The guided-missile destroyer USS Mason (Photo by the Pentagon)
The US military says one of its guided-missile destroyers has escaped an attempted attack off Yemen’s shore.
“USS Mason detected two inbound missiles over a 60-minute period while in the Red Sea off the coast of Yemen. Both missiles impacted the water before reaching the ship,” Pentagon spokesman Captain Jeff Davis said early Monday.
“There were no injuries to our sailors and no damage to the ship,” he said.
The news comes days after Yemeni forces successfully targeted and destroyed an Emirati military vessel near the Red Sea port city of Mokha.
The US-made HSV-2 Swift was a high-speed logistical ship capable of locating mines, controlling military operations and transporting troops and equipment. Over 20 sailors were reportedly killed on board the warship.
The HSV-2 Swift was damaged by a missile attack off Yemen's shore, October 1, 2016.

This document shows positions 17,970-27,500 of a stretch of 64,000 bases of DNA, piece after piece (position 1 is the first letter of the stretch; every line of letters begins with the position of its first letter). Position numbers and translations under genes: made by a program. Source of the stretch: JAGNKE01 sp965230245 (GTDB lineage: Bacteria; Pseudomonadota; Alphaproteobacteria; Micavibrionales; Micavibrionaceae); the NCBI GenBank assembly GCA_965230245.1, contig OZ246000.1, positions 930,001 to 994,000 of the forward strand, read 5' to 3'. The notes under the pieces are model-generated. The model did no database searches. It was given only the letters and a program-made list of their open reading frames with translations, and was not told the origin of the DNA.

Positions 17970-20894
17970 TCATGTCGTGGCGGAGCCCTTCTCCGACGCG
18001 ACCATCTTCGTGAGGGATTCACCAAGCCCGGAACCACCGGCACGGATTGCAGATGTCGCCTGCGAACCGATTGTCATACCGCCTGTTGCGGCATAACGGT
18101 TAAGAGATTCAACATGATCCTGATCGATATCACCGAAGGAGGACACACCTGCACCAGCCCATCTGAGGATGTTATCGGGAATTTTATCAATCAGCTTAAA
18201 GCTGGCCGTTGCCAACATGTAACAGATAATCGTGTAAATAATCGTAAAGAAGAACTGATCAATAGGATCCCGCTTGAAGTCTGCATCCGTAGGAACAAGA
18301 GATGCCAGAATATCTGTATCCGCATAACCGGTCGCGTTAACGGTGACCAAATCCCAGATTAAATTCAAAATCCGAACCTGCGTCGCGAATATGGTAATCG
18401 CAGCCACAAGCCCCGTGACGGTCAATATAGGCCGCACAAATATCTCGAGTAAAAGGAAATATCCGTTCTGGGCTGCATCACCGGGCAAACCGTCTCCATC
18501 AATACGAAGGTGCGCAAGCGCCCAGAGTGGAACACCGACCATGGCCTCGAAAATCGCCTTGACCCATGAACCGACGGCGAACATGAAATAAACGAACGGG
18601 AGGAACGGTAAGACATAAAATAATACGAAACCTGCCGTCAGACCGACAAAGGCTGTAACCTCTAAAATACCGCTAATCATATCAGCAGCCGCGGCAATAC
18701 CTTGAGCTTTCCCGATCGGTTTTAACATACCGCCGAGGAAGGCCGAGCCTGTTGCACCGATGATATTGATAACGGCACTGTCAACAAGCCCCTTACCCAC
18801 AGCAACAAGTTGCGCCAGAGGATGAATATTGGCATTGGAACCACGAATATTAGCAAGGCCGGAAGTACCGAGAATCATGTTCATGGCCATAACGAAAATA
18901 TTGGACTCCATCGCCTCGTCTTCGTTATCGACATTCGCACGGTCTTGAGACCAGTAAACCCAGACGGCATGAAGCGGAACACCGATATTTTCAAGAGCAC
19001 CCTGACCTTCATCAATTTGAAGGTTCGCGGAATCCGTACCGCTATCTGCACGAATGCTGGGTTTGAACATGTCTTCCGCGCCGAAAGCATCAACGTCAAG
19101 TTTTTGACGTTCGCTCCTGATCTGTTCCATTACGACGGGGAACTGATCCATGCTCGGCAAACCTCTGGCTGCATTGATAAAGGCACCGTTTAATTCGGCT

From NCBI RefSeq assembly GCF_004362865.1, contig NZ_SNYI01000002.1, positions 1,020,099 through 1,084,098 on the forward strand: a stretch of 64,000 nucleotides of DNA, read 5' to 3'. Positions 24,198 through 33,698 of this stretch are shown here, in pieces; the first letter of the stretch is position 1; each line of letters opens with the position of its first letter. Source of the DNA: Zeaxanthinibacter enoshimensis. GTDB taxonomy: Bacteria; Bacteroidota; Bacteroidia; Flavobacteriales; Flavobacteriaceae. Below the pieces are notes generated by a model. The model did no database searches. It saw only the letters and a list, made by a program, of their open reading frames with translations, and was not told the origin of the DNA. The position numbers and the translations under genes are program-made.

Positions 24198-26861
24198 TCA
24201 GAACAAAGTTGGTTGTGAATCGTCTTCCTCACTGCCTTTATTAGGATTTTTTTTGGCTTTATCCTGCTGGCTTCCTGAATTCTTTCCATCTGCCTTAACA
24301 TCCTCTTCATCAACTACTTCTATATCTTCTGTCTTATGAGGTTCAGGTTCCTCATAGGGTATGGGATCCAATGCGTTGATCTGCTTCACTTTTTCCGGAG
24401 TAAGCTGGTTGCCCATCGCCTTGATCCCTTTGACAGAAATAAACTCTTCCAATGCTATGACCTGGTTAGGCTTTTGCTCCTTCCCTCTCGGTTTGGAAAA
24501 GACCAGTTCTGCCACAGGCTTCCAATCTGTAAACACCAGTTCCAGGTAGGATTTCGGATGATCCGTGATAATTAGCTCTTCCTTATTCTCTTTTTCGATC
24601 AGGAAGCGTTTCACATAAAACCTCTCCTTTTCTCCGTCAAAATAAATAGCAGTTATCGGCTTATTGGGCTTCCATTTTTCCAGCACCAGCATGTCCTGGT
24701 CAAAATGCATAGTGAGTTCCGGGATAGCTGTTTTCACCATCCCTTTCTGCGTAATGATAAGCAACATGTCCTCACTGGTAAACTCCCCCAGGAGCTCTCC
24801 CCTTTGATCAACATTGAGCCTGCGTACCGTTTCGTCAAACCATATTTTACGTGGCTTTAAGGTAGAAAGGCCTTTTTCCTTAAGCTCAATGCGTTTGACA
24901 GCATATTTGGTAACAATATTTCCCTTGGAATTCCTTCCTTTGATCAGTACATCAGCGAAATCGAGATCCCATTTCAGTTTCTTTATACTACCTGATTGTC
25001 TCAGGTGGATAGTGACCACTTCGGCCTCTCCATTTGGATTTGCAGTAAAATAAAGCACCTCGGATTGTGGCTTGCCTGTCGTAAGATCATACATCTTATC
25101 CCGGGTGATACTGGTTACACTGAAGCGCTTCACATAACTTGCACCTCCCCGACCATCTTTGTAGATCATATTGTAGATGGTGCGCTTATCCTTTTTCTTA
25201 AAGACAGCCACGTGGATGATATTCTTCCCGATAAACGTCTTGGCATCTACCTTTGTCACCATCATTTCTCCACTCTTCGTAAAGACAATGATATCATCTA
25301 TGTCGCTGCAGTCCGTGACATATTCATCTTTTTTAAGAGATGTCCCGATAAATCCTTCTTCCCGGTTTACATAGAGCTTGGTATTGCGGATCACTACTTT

The Pentagon has been providing logistic and surveillance support to Saudi Arabia in its military aggression against Yemen, the kingdom’s impoverished southern neighbor, which has killed more than 10,000 Yemenis since its onset in March 2015.
The unprovoked war started by a coalition of Saudi-allies in an attempt to undermine the Houthi Ansarullah movement and reinstate former Yemeni President Abd Rabbuh Mansur Hadi, a staunch ally of the Riyadh regime.
Washington has on several occasions criticized the Saudi regime for its crimes against humanity in Yemen, but has shown no sign of ending its support for Riyadh.
In August, the US State Department approved the sale of more than 130 Abrams tanks, 20 armored recovery vehicles and other equipment worth about $1.15 billion to Saudi Arabia.
The Houthis along with the Yemeni army have been able to repel the invasion and push the fight back into Saudi territories in some areas and destroy several Saudi vessels dwelling Yemen’s territorial waters.
On October 10, 2015, Yemeni army forces destroyed a Saudi warship in a missile attack in the Bab-el-Mandeb Strait, which connects the Red Sea to the Gulf of Aden.
That came only three days after they had destroyed another Saudi vessel in the area.